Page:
Teenagers have participated in quite a lot of fads over the years. The concept of a teenager was invented in the 1940s, although young people had been enjoying their own culture and status long before that. However, in the days before World War II, many young people married while still in their teen years and were jettisoned into adulthood rather quickly. On the other hand, the post-war years offered a prolonged adolescence with more free time and fewer pressures to grow up so quickly.
Have a look at some of the fads that teens in the past really went wild for. It’s fascinating to see how much things have changed!
For those who could afford them, the new personal Kodak cameras were a huge trend, especially for young ladies. All the sentimentality of one’s teen years and early adulthood could now be captured for posterity. Many young women took their cameras everywhere or even sat for studio portraits with their trusty Kodaks. Now that’s dedication!
We hear a lot about dance competitions in the 1930s, but this trend got started in the 1920s. Only young people had enough stamina to participate for the long haul so it wasn’t an activity that older people could really spoil for the youngsters. In the 1930s these dance contests became more desperate since many families were grasping at any way to earn money (and that included prize money).
Bobbed hair was another trend that teen girls from the 1920s the young women embraced, and even those who didn’t cut their hair usually learned how to style it so that it at least looked like a bobbed hairstyle.
During the Great Depression many inexpensive foods became really popular. One such food was the hamburger which rose to become one of America’s most beloved foods during this time. Starting in the 1930s teens began to meet at burger joints to socialize after school, on date nights, and after school games or events.
Following World War II, during which fun activities were limited by rationing and other constraints, many teenaged girls dove headfirst into the frivolous world of beauty contests. These lighthearted pageants were a much needed escape from the seriousness of the war.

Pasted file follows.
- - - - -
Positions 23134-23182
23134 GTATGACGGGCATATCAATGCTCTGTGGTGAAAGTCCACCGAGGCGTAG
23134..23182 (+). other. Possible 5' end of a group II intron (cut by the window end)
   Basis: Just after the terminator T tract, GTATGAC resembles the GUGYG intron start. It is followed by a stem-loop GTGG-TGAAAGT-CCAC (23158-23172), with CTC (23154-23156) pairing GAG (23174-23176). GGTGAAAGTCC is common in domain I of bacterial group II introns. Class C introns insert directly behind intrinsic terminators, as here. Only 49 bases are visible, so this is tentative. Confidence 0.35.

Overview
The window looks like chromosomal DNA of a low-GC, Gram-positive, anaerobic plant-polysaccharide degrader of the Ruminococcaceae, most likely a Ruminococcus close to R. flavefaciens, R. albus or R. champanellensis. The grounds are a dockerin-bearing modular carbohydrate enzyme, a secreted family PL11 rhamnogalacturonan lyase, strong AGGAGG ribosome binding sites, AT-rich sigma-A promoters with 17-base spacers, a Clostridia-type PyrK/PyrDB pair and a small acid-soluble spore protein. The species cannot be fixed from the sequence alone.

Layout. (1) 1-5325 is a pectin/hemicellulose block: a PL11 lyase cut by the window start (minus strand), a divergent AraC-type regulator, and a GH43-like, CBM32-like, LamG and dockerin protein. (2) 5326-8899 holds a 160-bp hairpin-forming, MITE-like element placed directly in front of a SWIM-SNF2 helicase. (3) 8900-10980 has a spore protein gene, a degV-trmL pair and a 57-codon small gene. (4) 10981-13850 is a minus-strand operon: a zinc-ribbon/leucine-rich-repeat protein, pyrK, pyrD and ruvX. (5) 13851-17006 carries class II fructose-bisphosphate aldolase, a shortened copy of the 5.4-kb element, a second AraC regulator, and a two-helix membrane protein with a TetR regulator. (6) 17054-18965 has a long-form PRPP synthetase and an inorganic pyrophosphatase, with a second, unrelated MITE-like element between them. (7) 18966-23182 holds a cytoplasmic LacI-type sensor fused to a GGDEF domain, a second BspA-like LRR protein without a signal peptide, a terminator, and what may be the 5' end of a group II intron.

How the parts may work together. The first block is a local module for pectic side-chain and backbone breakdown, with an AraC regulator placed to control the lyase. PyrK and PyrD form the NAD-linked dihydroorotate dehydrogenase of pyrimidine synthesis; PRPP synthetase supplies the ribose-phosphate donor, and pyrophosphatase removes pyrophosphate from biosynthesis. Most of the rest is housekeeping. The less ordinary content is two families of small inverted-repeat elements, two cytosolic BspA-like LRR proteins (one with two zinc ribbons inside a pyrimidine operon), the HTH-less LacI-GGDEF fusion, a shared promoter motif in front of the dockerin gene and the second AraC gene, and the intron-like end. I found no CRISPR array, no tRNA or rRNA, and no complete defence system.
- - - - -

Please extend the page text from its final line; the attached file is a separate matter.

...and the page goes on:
Pincurled hair was another trend that girls and women in the 1940s could not get enough of. This would continue into the 1950s.
In the 1950s rock and roll was slowly taking over and Elvis Presley was at the center of the movement. Elvis captivated audiences like no other had done before, in part because of his new sound and gyrating hips, the latter of which were censored for television.
The early 1960s saw the birth of the Twist, one of the most controversial dances of the era. It was the first time that droves of people were dancing by themselves without a partner and was seen as a breakdown of traditions.
The 1960s was also when the British Invasion changed music forever, a fad that started with The Beatles and continued well into the 1970s and 1980s with acts like The Kinks and The Who.
Roller skating was one of the biggest trends of the 1970s. The sport had been popular since the early 1900s, but roller rinks staffed with DJs and offering disco nights made skate dancing a new hobby for countless teens.
The fitness craze of the 1980s wasn’t only for housewives who could afford Jazzercise classes, it was also a fad that many teenaged girls participated in. A big draw was the clothing, from short shorts to leotards and leg warmers.